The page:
1853/2 $20.00 PCGS AU50 CAC

Its status as the only overdate in the Liberty Head double eagle series makes the 1853/2 a very in-demand coin. It is especially desirable in collector grades (i.e., EF40 to AU50) and it becomes prohibitively expensive in the higher AU to Mint State range. This lustrous example has light green-gold color and very good detail. Its shows the diagnostic die dot below the right foot of the R in LIBERTY and the "spray" behind the neck of Liberty (a clashmark). Remarkably, there has been but one PCGS AU50 example of this variety sold at auction since 2004, Heritage 7/10: 4823 which brought $4,313.

This is the only CAC approved example of this date in AU50. Three finer pieces have been approved as well.

1852-C $5.00 PCGS AU50 CAC

A textbook example for the grade with good detail, outstanding peripheral orange-gold color and a decent amount of remaining luster. The 1852-C is among the more common Charlotte half eagles which make this a perfect date for type purposes. Some light marks in the left obverse field do not detract.

CAC has approved three in this grade with twelve finer.

1867 $20.00 PCGS AU50 CAC, OGH

Old Green Holder. By today's standards I grade this coin a solid AU55 with a shot to grade AU58. It has a nice medium to deep orange-gold and green "Euro" appearance but it is not overly dark. This date is usually seen with pronounced abrasions in the fields and this coin is cleaner than usual. A very nice Type Two double eagle.

CAC has approved one example in AU50 with eighteen finer than this.

1856-S $20.00 PCGS AU50 CAC Gold Sticker, OGH

Old Green Holder. CAC Gold Sticker. By today's standards, this piece grades at least AU55 if not AU58. A choice, original example and clearly not a seawater coin as it was encapsulated prior to the discovery of the S.S. Central America hoard. Satiny with light rose and orange-gold coloration gives this coin good eye appeal and the surfaces are very clean for the issue.

CAC has approved two in AU50 with seventeen finer. There population report does not designate how many have received gold stickers but I would assume the number is very small.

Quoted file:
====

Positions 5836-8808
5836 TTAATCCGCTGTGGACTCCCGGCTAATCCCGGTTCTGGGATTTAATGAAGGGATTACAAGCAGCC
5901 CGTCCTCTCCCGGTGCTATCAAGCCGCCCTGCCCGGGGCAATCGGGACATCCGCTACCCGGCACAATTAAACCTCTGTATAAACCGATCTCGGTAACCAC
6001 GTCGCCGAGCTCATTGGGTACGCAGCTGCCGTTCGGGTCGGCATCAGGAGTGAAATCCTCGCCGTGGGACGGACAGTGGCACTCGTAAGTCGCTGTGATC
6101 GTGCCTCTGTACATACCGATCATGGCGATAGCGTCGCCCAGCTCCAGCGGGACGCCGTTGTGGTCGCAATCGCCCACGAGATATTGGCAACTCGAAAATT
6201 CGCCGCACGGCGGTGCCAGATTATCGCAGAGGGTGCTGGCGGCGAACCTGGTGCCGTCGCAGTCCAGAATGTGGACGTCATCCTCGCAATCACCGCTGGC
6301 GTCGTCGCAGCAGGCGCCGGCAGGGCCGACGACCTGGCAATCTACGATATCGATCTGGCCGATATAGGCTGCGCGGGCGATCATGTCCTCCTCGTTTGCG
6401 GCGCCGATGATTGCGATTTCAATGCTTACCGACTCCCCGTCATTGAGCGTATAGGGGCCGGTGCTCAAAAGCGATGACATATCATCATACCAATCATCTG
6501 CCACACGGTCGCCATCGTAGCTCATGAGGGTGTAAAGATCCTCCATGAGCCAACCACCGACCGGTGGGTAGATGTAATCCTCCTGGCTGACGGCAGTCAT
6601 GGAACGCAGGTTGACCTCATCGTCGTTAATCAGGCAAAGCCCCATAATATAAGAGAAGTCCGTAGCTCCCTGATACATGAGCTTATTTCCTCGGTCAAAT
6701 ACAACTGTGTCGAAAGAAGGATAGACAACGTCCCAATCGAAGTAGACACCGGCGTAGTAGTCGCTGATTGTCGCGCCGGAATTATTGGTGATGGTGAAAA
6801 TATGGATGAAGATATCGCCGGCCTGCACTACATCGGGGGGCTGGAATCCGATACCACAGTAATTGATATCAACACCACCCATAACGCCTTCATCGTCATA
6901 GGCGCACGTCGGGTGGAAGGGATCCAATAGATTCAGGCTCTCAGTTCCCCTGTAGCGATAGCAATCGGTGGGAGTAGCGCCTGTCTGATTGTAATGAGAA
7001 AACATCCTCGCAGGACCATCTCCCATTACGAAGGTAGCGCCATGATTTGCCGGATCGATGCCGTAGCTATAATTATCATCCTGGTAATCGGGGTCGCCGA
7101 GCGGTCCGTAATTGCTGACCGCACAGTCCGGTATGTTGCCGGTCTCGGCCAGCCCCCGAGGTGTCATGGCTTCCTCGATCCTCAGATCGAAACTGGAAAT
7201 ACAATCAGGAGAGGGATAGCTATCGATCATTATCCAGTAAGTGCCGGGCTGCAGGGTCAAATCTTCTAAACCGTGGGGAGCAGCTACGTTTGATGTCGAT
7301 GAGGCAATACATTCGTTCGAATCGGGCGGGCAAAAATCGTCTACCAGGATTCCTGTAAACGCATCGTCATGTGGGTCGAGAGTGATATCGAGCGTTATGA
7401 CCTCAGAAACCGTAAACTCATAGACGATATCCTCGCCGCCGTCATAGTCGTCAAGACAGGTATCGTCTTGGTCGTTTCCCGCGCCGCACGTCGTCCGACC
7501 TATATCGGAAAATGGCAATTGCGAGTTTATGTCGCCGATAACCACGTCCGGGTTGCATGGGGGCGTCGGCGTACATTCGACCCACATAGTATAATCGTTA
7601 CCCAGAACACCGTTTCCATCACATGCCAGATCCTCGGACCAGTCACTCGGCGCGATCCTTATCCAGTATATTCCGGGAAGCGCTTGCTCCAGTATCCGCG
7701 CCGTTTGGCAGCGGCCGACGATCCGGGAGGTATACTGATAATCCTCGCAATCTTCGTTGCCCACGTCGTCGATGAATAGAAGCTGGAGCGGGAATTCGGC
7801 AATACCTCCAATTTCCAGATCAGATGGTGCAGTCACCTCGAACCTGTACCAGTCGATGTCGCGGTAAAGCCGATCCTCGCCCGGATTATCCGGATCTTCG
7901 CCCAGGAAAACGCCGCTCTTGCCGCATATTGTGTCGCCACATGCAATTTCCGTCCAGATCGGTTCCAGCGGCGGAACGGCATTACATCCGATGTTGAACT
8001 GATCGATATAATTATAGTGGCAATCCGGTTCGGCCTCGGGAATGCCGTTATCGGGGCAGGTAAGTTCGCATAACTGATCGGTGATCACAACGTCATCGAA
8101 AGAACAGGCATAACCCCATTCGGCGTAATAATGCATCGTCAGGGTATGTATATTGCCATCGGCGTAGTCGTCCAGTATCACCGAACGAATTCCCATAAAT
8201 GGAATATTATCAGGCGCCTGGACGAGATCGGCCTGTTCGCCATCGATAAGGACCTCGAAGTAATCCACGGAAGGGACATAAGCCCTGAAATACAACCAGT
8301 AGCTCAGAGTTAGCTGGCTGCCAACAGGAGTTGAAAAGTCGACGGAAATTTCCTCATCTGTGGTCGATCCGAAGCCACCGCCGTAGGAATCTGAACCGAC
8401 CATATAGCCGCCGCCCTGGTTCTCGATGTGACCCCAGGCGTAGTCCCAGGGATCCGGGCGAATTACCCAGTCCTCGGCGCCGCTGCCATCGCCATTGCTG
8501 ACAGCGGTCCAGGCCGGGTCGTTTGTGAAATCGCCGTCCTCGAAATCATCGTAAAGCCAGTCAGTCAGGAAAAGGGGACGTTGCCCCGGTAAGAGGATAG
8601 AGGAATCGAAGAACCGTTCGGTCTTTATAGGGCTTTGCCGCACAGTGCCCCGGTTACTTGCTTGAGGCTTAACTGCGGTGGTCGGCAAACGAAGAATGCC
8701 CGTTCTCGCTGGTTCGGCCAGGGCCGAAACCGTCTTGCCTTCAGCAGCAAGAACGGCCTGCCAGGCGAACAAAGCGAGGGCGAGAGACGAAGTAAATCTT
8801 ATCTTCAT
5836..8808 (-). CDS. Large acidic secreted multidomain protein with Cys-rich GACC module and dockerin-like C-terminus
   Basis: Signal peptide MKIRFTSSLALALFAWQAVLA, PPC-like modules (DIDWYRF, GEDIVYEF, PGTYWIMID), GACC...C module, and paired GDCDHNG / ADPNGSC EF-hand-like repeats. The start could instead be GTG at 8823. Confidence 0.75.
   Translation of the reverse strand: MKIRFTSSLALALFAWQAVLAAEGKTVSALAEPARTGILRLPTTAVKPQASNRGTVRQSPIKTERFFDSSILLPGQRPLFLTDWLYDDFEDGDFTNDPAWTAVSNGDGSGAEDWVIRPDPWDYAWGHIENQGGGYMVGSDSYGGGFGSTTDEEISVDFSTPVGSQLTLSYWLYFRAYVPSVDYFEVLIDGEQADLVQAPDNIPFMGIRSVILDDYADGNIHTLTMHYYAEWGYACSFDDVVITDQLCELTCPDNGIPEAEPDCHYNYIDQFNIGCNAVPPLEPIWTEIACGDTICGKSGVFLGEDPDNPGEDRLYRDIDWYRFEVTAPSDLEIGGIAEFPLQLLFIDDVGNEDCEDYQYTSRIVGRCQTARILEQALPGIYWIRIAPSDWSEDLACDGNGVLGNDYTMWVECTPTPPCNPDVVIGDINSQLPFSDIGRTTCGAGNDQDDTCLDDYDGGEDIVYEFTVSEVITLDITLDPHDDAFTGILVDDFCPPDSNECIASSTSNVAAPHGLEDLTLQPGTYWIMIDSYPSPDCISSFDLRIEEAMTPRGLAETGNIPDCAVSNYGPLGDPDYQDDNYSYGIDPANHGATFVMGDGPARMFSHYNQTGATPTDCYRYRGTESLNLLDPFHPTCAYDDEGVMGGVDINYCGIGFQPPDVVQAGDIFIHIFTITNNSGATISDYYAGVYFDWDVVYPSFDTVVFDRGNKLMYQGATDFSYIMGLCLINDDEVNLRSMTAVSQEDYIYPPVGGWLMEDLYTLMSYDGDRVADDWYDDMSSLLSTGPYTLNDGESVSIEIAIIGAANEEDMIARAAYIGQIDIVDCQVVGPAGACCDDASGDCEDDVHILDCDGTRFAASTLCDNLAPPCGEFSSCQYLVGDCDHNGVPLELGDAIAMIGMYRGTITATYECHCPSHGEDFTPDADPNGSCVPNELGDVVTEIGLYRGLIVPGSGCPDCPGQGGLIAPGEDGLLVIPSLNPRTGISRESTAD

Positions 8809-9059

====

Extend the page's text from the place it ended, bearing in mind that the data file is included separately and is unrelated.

1846-O $5.00 NGC AU50 CAC

This was a date that I used to see from time to time but, for some reason, the supply of decent 1846-O half eagles has dried up in recent years. I'm not sure if someone is hoarding these or if the popularity of New Orleans gold amongst collectors has dried-up the supply. The present example is the first 1846-O half eagle that I've offered in some time and it has nice medium orange-gold and greenish hues atop relatively choice surfaces. There have been just five APR's for 1846-O half eagles in AU50 in the last decade and the high water mark is $3,738 set by Heritage 1/06: 5159.

CAC has approved just this one 1846-O half eagle in AU50 with five finer.

1853-C $5.00 NGC AU50

This example has the exact look that I really like on a Southern branch mint coin: dark, deep russet and green-gold splashes with plenty of dirt seen in the protected areas. There isn't any luster to speak of but this is primarily on account on the depth of the color. There is a small hairline in the left obverse field and a tiny rim mark at 4:00 that appears to be of mint origin. Good value at less than $3,000.

1850 $20.00 PCGS AU50 CAC

Its status as a first collectable year of issue makes the 1850 among the most sought-after Type One double eagles. This date has become rather pricey in the higher AU grades but nice AU50's still seem reasonable to me. This is an uncommonly clean coin for the date and grade with very few abrasions seen on satiny surfaces. The color is a nice natural yellow-gold shade and there is plentiful luster seen on both sides. Here's an interesting factoid about this issue: of the 134 that have been graded by PCGS in AU50, only six (or less than 5%) have been approved by CAC. Even factoring in resbmissions, I think its safe to say that fewer than one in ten examples of this date in AU50 are nice enough to be stickered by CAC.

From the RYK Collection.